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JOLIET – Will County State’s Attorney James Glasgow was pleased but not surprised to learn today that Drew Peterson’s petition to appeal his case to the U.S. Supreme Court has been denied.
The U.S. Supreme Court on Monday announced it has denied Peterson’s Petition for Writ of Certiorari. The denial means the U.S. Supreme Court will not hear an appeal of Peterson’s case, a decision that effectively ends the direct appeal of any issues in his case. The defendant still has the option of pursuing other post-conviction relief in the courts.
Drew Peterson’s conviction already has been unanimously upheld on direct appeal by the Illinois Third District Court of Appeals as well as the Illinois Supreme Court. Both the Third District Court of Appeals and the Illinois Supreme Court, after thoroughly reviewing all issues raised by the defense on appeal, scrutinizing the entire trial record, and hearing oral arguments, found no error in the trial court record.
The Illinois Supreme Court ruling also included a detailed review of State’s Attorney Glasgow’s lawful use of hearsay statements from Peterson’s murdered third wife, Kathleen Savio, as well as his missing fourth wife, Stacy Peterson. The State’s Attorney entered these statements into evidence at trial under the legal concept of Forfeiture by Wrongdoing, which allows prosecutors to use certain hearsay statements from witnesses if the defendant deliberately made those witnesses unavailable to prevent them from testifying.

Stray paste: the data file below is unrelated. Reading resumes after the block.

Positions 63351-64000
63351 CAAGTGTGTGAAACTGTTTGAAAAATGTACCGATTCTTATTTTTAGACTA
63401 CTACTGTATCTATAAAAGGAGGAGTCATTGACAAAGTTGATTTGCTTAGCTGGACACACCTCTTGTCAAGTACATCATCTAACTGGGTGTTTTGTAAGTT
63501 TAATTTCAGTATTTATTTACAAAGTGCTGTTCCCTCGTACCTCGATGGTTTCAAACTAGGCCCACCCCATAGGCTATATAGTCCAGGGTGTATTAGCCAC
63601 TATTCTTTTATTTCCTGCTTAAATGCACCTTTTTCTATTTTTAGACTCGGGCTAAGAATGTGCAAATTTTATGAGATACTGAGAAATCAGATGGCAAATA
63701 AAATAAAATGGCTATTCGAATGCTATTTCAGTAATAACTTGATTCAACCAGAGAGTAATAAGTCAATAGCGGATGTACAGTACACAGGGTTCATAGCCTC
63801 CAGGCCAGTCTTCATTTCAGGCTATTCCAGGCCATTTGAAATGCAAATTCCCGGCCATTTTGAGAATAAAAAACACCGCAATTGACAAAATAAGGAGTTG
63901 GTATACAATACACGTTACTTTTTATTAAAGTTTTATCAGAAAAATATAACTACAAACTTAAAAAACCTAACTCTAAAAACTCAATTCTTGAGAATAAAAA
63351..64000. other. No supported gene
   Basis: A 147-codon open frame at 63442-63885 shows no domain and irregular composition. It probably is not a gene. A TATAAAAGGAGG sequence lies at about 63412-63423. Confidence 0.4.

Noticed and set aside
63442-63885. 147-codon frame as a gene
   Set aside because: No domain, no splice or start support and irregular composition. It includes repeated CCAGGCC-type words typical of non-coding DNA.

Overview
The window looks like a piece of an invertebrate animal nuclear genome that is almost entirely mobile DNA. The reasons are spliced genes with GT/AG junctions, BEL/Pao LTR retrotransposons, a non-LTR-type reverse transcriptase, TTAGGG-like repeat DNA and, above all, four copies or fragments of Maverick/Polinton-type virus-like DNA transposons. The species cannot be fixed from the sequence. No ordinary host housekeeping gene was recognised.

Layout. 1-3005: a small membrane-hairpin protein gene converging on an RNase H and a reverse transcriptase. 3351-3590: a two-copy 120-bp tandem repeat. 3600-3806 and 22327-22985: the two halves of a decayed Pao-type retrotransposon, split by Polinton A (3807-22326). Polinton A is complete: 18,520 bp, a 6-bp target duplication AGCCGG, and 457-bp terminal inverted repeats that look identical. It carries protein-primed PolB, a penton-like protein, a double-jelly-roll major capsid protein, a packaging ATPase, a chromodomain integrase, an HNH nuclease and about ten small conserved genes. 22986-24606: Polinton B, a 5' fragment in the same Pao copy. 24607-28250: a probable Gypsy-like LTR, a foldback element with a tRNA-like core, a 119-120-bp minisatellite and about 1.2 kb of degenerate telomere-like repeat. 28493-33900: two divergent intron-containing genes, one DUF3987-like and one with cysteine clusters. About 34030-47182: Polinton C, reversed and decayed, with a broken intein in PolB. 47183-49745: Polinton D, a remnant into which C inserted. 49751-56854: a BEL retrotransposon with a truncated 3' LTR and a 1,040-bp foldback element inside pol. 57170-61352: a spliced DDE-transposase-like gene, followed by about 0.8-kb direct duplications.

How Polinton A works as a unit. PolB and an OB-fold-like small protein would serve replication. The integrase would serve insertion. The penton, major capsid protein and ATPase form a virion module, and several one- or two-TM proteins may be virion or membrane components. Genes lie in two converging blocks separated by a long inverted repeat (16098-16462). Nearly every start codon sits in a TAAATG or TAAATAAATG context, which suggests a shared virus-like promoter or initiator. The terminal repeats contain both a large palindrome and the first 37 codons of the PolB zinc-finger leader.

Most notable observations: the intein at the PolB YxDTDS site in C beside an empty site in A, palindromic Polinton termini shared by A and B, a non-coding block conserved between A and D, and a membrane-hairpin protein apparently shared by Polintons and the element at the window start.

State’s Attorney Glasgow used those hearsay statements against Peterson at trial under rules affirmed by the U.S. Supreme Court in Giles v. California and by the Illinois Supreme Court in People v. Hanson.
“The statements I lawfully used as evidence to convict Drew Peterson at his murder trial were both relevant and probative,” said State’s Attorney Glasgow. “Peterson thought the threats he made to Kathleen Savio – that he would kill her and make it look like an accident – had died with her. And he thought the statements he had made to his young fourth wife, Stacy Peterson, had vanished along with her in 2007. But by applying the constitutionally sound concept of Forfeiture by Wrongdoing, Kathleen was able to testify from the grave against her murderer, and Stacy was able to refute Peterson’s alibi for Kathleen’s murder.”
The State’s Attorney continued: “The many successes in the appeals process have been vindications of my decision to pursue a prosecution that initially had been criticized by many legal professionals and those in the media. More importantly, they have been victories for the families of Kathleen Savio and Stacy Peterson against a notorious murderer who always felt he could act outside and above the law.”
JOLIET – Will County State’s Attorney James Glasgow will host a Child Sex Trafficking Summit in September during which Will County community leaders will discuss steps already being taken to protect our children and outline future strategies to end this horrific exploitation.